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Can crime reporting increase the publics fear of crime?

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Introduction

Can crime reporting increase the publics fear of crime? Firstly, this essay will briefly outline the reasons behind the concerns of crime in our society and the importance of tackling this issue. This essay will then explore the mechanism behind crime reporting and how the media exaggerate and distort facts to produce sensationalised articles causing an increase in the publics fear of crime. Today, perhaps never as vividly before, crime stands at the centre of public consciousness. The mass media serve up a regular diet of stories of rising crime, vulnerable victims and callous offenders. The public persistently voice their fears and anxieties about crime in opinion surveys and in official government studies prioritising their concern with the issue. The success of the police in dealing with the crime problem in general comes under ever more scrutiny, and the effectiveness and rigour of the criminal justice and penal systems generate never-ending controversy. It is clear that crime constitutes a major realm of societal concern (Bilton et al, 1996). The most important factor in determining what is in the news has become known as 'agenda setting'. The media effectively determine which issues become the focus of attention and have the power to make one issue dominate public debate and concern. This is particularly significant in relation to criminal activity as the media are generally the publics main source of information. ...read more.

Middle

p6). This quote had been included deliberately from a figure of high social status because it was less likely to be disputed and therefore reinforce the publics fear that deviant behaviour was out of control. Cohen argues that the press tend to take the same view as the police, magistrates and parents when there is seen to be a threat from gangs of youths. They overdramatise events and amplify peoples fears (Townroe & Yates, 1995). A further aspect of crime reporting is 'victim blaming' which occurs when the media consider that the victim has broken a social norm which has resulted in them being victimised. This is often evident in rape cases where the focus is on the victims past sexual history and descriptions of revealing clothing rather than the rape itself, apportioning some of the blame onto the victim and to some extent excuses the attacker. For example, after a widely reported gang rape in Brixton, where two teenage girls were raped at knifepoint through the night by a gang of six youths after trying to return home from a pop concert, the Detective Inspector in charge was quoted as saying: "It was not wise for these girls to be out so late" (The Gaurdian (1992) pg16). By selecting comments made by 'authoritative officials' the implications that females should not venture out at night is an ideology that is reinforced and even supported by the media where its norm setting function is apparent. ...read more.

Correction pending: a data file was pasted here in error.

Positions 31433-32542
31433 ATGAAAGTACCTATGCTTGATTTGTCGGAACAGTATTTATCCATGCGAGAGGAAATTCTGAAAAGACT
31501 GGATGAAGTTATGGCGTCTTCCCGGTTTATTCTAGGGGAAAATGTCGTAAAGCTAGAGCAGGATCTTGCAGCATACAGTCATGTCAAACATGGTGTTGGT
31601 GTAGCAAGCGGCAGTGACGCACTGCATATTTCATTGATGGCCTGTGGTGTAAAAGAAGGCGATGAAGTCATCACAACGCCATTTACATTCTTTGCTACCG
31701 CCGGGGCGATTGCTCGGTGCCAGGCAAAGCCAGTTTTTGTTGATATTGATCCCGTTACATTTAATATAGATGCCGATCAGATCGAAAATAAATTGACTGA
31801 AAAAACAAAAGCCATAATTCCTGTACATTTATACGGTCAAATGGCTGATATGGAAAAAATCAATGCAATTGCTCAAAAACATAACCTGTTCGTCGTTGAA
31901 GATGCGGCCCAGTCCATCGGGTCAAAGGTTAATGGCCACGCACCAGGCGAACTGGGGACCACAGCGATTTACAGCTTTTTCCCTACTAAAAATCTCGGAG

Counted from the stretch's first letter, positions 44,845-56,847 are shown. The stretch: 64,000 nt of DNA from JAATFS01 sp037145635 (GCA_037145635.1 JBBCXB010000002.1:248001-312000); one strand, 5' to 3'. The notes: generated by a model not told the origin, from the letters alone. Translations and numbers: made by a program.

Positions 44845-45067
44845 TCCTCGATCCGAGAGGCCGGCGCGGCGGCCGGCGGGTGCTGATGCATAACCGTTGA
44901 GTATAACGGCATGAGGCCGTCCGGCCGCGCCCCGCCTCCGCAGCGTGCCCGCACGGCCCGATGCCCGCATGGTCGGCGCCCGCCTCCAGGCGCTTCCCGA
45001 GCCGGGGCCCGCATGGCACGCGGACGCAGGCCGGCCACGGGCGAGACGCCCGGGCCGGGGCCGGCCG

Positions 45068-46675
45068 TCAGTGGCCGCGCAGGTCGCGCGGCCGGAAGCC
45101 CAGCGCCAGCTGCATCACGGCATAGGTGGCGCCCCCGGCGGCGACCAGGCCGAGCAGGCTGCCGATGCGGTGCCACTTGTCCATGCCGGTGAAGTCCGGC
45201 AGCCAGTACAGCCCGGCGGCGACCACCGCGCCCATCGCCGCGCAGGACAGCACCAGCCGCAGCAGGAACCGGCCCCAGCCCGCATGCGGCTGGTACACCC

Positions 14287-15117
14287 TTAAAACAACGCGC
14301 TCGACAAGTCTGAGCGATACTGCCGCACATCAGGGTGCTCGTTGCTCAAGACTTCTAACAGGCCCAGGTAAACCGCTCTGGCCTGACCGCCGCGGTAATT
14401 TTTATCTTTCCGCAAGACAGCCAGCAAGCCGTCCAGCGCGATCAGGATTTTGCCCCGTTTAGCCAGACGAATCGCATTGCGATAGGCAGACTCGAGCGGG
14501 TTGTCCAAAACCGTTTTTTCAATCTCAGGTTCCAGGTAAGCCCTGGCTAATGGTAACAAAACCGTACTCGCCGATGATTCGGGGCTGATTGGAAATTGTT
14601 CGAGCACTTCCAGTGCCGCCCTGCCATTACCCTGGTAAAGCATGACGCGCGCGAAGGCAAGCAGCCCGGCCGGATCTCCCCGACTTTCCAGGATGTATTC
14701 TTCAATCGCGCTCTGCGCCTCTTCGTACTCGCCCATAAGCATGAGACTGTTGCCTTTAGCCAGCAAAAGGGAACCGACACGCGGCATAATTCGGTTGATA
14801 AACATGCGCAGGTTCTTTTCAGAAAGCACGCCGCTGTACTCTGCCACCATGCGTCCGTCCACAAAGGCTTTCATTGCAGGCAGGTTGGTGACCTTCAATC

Conclusion

This constant exposure to crime reporting can further reinforce the public's fear of crime. In conclusion, evidence presented in this essay indicates that crime reporting can increase the public's fear of crime. The mass media have clearly become a very influential part of our society. Virtually every household has a TV and over 20 million people read a daily paper so we are constantly exposed to what the media provide. With this in mind, for many people the mass media is their main source of information about criminal activity. Researchers have claimed that throughout the mass media crime, particularly serious crime is severely over-represented and this portrays a distorted image of the frequency of crime. This then increases the fear of crime among the public. The use of emotive language such as 'viciously attacked' and 'brutally raped' have a powerful impact on the reader and lead us in a particular way. Reports are often biased giving only one side of the argument manipulating the reader - the media control how we perceive the crime. It must be acknowledged that a casual link between fear and crime isn't clear because the public are subjected to various other crime related sources of influence and importance such as friends and family. However, recent studies suggest that news is not simply dictated to and absorbed unquestioningly by passive receivers. People can do and make use of the media for their own purposes and are capable of resisting and opposing media messages. ...read more.

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